When Congress passed
the Homeland Security bill two weeks back, it also included funding for
IAO. The pipe dream is about to become real.
The IAO website
describes plans that read like a fantasy woven out of old Hardy Boys
novels, episodes of McGuyver, and high-tech spy flicks like "Clear and
Some of the IAO's
programs sound comfortingly cool, if far-fetched. The Bio-Surveillance
program, for instance, promises to be capable "of detecting the covert
release of a biological pathogen automatically...in time to respond
effectively and so avoid potentially thousands of casualties." Among the
tools it will employ will be "animal sentinels."
The Biblically themed
Babylon program will produce an earpiece device that can translate any
language into English.
The most ambitious
program, one that John Poindexter himself brought along from Syntek, goes
by the sci-fi moniker Genoa II. Its online mission statement is impossible
to paraphrase: Genoa II will develop and deploy: 1) cognitive aids that
allow humans and machines to "think together" in real-time about
complicated problems; 2) means to overcome the biases and limitations of
the human cognitive system; 3) "cognitive amplifiers" that help teams of
people rapidly and fully comprehend complicated and uncertain situations.
As bizarre as Genoa
II is, it isn't nearly as chilling as two other IAO programs.
Extraction and Link Discovery program (EELD) is the basic IAO domestic
espionage machine. EELD promises to "extract relevant data and
relationships about people, organizations, and activities from message
traffic and open source data."
Yes: the EELD machine
will scan the nation's telephone calls and email, automatically
"extracting relationships from text."
Contrary to some
hysterical reports, the EELD computer isn't even close to being reality
yet. But EELD lists ambitious goals for this year and next: "to extend
capabilities to the extraction of data from multiple sources (e.g., text
messages and Web pages)" and to "develop the ability to detect instances
of patterns comprising multiple link types (e.g., financial transactions,
communications, travel, etc.)."
complicated, and it is, but John Sutherland, a columnist for The Guardian
of London, explains how it will work: "You want to test it out?
Text-message any American friend, 'Bmb OK. Allah gr8.'"
spy-machine system, the EELD will feed the Genisys machines –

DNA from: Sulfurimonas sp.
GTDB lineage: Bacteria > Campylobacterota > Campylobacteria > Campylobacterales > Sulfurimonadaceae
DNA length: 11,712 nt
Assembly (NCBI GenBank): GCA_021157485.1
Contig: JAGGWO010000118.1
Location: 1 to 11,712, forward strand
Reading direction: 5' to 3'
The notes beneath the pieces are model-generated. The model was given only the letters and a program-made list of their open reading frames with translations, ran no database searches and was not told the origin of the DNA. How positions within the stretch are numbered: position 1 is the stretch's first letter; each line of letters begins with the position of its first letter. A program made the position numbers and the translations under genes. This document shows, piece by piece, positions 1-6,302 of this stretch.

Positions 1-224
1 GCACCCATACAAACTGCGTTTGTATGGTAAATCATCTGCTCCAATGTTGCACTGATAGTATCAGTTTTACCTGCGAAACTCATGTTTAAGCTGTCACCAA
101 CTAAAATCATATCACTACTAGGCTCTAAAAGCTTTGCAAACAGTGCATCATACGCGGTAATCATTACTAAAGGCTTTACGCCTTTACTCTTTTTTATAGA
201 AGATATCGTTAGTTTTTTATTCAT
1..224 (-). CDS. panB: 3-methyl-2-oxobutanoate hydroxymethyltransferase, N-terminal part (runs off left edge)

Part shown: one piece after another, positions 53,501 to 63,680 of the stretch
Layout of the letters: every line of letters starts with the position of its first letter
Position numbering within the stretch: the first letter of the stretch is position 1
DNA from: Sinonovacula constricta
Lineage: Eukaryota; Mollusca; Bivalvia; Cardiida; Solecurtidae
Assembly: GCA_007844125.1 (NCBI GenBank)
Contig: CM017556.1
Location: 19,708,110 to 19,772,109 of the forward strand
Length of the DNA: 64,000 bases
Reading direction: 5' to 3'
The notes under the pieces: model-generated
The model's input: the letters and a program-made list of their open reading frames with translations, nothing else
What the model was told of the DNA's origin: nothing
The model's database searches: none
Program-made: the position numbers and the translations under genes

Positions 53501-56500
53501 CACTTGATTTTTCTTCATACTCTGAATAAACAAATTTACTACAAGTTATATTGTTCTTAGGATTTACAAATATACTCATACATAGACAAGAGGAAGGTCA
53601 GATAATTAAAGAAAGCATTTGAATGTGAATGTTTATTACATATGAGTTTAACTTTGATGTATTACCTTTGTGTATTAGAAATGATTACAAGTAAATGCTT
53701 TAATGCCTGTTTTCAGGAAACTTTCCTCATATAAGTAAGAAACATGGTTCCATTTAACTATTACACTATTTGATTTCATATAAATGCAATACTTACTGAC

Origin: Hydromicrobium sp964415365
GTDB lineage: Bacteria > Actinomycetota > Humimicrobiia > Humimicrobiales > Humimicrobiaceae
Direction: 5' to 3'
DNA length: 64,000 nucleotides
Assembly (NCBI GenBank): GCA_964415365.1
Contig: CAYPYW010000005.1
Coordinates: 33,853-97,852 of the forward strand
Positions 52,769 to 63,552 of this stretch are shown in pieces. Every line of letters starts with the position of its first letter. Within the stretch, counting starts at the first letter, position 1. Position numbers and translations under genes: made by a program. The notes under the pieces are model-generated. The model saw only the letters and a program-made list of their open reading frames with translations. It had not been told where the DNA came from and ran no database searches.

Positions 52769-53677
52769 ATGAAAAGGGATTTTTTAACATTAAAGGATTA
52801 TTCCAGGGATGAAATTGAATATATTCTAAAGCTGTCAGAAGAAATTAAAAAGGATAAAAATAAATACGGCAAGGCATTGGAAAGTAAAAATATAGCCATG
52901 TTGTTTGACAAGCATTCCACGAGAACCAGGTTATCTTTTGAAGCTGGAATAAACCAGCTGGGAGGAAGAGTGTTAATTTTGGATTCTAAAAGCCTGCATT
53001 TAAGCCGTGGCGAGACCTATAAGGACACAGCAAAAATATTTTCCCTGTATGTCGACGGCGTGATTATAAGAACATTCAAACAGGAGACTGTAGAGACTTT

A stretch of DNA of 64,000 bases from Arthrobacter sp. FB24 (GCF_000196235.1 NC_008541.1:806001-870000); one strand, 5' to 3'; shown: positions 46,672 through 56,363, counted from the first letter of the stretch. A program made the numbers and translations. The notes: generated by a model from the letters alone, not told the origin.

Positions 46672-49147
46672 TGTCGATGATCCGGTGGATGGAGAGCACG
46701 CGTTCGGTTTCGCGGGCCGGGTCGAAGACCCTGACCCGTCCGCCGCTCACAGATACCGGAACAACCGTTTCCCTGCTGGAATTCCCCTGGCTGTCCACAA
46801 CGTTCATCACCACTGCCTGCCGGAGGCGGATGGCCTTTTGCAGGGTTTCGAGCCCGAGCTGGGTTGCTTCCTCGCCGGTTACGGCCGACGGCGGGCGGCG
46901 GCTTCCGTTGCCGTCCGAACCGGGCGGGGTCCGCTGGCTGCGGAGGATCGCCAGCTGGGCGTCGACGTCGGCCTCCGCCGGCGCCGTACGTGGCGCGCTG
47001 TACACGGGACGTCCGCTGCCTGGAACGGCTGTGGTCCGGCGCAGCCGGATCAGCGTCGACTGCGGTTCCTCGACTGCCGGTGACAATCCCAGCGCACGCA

"ultra-large, all-source information repositories." Simply, this is the
one big national database, containing personal information from every
American citizen's every transaction, that John Birchers and militia
members have predicted for years.
We've Got Your
It appears, from
reading the Information Awareness Office's own documents, that the
government will, we presume, be scanning and maybe even reading all of our
private email; that our pharmacist's computer, presently inviolate, might
become as an open book; that our travel agent's (or websites) lines may be
bugged. But we will never know whether any of this really happens.
The Homeland Security
Act, which provides funding for the plan, also inoculates its masters
against scrutiny. Any information that the IAO collects will be
classified. In fact, everything Poindexter's agency does will be
off-limits to the public. The Freedom of Information Act will stop at its
To ensure that
American citizens' privacy will not be violated, an ombudsman will be
appointed to work in the IAO. That person will be mandated to oversee the
agency's actions and report to Congress if the IAO becomes too vigorous in
its domestic spying. There is one good reason to believe that no such
reports will ever come forward: That person will be working for John
Eric Johnson is
editor of the Monterey County Coast Weekly.
Information Awareness Office Web Site is at:
that as of January 9th, the "Eye in the Triangle" Logo and much of the
original information has been removed from the site.